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Question Number: 29679

Law 12 - Fouls and Misconduct 9/10/2015

RE: Rec Under 18

Alex of Evansville, Wisconsin United States asks...

I'm a bit confused when watching girls soccer games at the youth level. Some referees say that they are allowed to protect their chests by putting up their arms as long as it stays next to themselves however other referees don't. I think that they shouldn't be able to because they are intentionally handling the ball even if just to protect themselves.

Answer provided by Referee Dennis Wickham

It is common to see players in the wall on a free kick put their arms in front of sensitive body parts. If they don't move the arm, most agree that any contact with the ball is incidental - even though the only reason the arm is there is to block the ball.

Similarly, players will react to a hard shot from a close distance by reflexively moving the arm for protection. This too can be viewed as 'not deliberate.'

Young women will do the same to protect their breasts. But, my experience is that as these players get older and more skilled, they learn two things: how to protect themselves without using their arms and how to disguise a deliberate control of the ball with the arms.

The wise referee will observe not only the initial contact - which often is incidental and not a foul - but what the player does next. If the player is attempting to control the ball after an initially incidental contact, that also is deliberate handling.

Note: high school (NFHS) rules are a bit different. If the arm moves (even for protection), it is considered to be deliberate handling.

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Answer provided by Referee Joe McHugh

Hi Alex
The perennial question of deliberate handling.
Having watched the FIFA Womens World Cup most if not all of the referees, as one would expect, gave no concession to protection on deliberate handling and indeed some other handling calls I felt were harsh as they were not deliberate.
Now the confusion you mention arises because referees have differing opinions on what is deliberate or not. Some referees will treat raised arms for protection as not deliberate while others will. A referee can consider a player using raised arms as a deliberate action in the act of charging down the ball and some times that is what it is. Other times it can just be an instinctive natural reaction to a ball played from close range.
The reaction can be a fear of the ball and my experience of the womens game is that many inexperienced player have an innate fear of the ball and react protectively to any ball that is played towards them at pace. The astute referee has to discern between the fear reaction with the natural protect reaction and the deliberate charge down using the arms to assist in that.
I recall a few seasons ago in a women's game when a substitute came on for the last few minutes. The ball was played into the penalty area and the substitute instead of heading the ball reacted in what could only be described as utter fear of the ball resulting in her last second raising of the arms to prevent the ball hitting her. Despite calls for a penalty my decision was to play on as the contact on the arm was not deliberate in the sense of handling.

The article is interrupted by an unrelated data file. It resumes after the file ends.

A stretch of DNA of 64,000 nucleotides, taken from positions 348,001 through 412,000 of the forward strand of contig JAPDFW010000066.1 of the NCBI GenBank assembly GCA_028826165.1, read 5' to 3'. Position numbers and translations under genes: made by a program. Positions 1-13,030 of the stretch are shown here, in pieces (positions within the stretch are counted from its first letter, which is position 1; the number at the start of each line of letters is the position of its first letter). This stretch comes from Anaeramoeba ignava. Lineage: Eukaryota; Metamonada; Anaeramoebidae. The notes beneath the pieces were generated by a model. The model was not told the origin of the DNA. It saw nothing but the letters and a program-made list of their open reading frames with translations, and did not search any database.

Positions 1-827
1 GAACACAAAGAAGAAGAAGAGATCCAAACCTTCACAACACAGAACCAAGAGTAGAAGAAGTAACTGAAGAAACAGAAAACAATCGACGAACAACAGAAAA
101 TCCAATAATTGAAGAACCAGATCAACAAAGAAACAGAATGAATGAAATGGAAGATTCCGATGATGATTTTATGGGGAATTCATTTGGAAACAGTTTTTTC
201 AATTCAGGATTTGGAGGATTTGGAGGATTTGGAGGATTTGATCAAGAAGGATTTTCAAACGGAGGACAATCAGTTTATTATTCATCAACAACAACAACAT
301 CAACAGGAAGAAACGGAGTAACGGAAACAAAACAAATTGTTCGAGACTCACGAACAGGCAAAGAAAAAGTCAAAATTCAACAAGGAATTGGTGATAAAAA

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Answer provided by Referee Gary Voshol

In a wall, players are allowed to protect their sensitive parts, as long as they position the arms there before the kick is taken and don't move them.

In dynamic play, I like to say that no one is allowed to PLAN to play the ball with their hands/arms. Reflexively moving to protect oneself from a suddenly appearing hard shot is OK. (But remember, I as referee get to decide what is a 'hard shot'.) Camping out under a high lob and putting ones arms up is not OK. If you have time to think of a better way to play the ball or time to duck out of the way, you can't handle the ball.

That said, the higher the level of play, the less likely that any contact is accidental or a gut reaction. This is likely the reason that most any contact was judged handling in the WWC, as Ref McHugh notes.

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Answer provided by Referee Richard Dawson

Hi Alex,
Your confusion is understandable, however, the protection of the breast area for young ladies is a given in at the youth level, it will not draw undue attention as a deliberate foul simply because being scared of being in pain is prevalent among the youth players and is a more instinctive and reactive action to danger then it is to deliberately playing the ball.

However, it is a very deliberate move to cross the arms over the breasts in preparation for the ball's arrival.
They will eventually start running towards the ball rather than wait for it to hit or they place elbows together to make a platform to redirect the ball off a hard surface. These are fouls, because under the guise of protection, they are LEARNING to control the outcome. If you watch the college or pro level or world cup, women DO NOT play the ball with crossed arms on chest except maybe in a wall on a free kick dead ball hit. Keep in mind the age and skill level and think on perhaps warning or even showing them the difference, particularly at the recreational level of football or mini sided matches. We are not coaches, but in the beginning we are ALL teachers.

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